Mask for Firdusi
Janco's masks were to play a large role in the anarchic dances at the Cabaret Voltaire. They were created from scraps of cardboard, paint, glue, and sack-cloth, all crumpled and torn, with ragged edges and patchy paint. The finish was purposefully left rough and crude. The details of this face, with its beard, flattened planes and angular eyes and nose, indicate a variety of influences including Expressionism, the Cubist collage assemblages of Picasso and Braque, as well as both Japanese and Greek theater design. When worn, the dancer was meant to feel possessed by the spirit of the mask and transformed into a shaman of the sort found in primitive cultures. Hugo Ball described the result as "melodramatic and bordering almost on madness" while Arp called the masks "terrifying" and commented that they were usually painted "blood red."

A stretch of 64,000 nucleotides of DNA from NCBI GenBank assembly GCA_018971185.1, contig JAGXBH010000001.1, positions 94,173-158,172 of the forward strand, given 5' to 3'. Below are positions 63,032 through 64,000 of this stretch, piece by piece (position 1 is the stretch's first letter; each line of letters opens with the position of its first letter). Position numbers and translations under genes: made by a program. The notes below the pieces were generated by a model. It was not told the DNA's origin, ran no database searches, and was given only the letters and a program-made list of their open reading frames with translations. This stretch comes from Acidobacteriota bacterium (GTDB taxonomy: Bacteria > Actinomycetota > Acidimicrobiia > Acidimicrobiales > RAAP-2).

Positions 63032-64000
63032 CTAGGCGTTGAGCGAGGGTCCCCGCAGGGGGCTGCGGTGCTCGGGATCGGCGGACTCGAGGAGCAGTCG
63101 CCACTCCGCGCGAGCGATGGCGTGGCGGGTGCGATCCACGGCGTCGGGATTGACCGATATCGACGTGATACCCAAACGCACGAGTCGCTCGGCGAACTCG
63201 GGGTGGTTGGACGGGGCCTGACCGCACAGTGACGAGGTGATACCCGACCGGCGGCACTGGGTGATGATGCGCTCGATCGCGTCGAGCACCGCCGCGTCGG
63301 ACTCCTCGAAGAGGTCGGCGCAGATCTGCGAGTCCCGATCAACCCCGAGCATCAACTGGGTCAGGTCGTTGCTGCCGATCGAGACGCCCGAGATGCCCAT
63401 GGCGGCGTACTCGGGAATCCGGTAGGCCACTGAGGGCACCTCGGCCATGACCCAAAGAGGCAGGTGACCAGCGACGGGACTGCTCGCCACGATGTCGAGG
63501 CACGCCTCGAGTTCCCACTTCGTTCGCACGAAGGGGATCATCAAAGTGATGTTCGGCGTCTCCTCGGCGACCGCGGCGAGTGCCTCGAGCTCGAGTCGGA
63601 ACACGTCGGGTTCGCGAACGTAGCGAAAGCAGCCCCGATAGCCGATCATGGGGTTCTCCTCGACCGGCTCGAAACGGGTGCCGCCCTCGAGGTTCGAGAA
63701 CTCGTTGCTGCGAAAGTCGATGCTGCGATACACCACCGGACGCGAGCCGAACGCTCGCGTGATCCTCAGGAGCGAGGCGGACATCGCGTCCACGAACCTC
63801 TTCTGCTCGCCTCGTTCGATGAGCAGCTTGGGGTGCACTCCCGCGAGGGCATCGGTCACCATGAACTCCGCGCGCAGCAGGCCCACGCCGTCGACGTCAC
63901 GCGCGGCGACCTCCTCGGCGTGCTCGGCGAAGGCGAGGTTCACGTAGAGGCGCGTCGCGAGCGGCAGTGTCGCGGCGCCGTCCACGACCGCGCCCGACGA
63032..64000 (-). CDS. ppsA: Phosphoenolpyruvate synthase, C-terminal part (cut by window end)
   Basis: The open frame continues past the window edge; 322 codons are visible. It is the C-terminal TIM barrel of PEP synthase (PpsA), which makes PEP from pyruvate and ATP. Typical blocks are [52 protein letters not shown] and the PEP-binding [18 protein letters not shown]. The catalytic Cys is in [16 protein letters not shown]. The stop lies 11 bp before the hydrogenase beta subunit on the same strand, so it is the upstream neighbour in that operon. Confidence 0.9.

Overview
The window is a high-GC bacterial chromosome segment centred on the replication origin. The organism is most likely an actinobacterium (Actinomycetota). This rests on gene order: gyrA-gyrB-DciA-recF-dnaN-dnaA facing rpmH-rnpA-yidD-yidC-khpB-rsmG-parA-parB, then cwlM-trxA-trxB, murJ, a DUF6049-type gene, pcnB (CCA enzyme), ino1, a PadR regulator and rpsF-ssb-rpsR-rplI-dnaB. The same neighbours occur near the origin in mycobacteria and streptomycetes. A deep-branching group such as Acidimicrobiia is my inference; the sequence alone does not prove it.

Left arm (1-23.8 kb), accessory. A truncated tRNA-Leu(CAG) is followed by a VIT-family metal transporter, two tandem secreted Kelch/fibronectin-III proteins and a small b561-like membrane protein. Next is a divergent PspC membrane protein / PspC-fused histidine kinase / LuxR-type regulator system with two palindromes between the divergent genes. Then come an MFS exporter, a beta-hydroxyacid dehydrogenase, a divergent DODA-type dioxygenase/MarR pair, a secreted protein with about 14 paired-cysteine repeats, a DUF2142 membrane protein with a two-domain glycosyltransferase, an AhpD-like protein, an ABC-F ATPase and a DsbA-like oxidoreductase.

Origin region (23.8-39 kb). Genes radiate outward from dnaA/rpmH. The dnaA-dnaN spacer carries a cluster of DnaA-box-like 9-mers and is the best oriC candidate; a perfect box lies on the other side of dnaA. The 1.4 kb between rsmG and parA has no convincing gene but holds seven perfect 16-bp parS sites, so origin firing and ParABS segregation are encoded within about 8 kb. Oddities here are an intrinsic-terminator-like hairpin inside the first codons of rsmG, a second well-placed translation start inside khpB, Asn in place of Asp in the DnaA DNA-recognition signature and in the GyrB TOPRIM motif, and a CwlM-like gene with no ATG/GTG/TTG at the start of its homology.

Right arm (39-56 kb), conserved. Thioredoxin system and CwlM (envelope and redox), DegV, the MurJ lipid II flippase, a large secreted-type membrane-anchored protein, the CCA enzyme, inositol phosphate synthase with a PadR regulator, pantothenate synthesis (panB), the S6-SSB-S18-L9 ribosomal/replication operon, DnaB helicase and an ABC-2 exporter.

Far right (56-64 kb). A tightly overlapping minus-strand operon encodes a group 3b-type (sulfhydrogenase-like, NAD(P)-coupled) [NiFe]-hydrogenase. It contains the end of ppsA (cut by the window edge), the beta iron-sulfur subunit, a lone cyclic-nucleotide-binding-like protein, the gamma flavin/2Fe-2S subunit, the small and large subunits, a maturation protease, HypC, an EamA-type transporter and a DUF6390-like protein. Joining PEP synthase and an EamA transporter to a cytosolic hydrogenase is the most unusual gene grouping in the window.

It's conceivable that the notable raw finish of the mask, as well as the usage of red paint, were intended to evoke the blood, disfigurement and predominance of gas masks in war, which the Dada artists were staunchly against.
Janco's masks no doubt reflect his "faith in a direct art, a magical, organic, and creative art, like that of primitives." The shock and awe they evoked in the audience made them a germane part of the Dada creed and, in fact, they were part of their visual aesthetic from their first appearance at the Cabaret Voltaire to their eighth and final soiree in April 1919 at the Saal zur Kaufleuten. At this final occasion dancers wearing Janco's masks so incited the audience that the night ended in a mass brawl.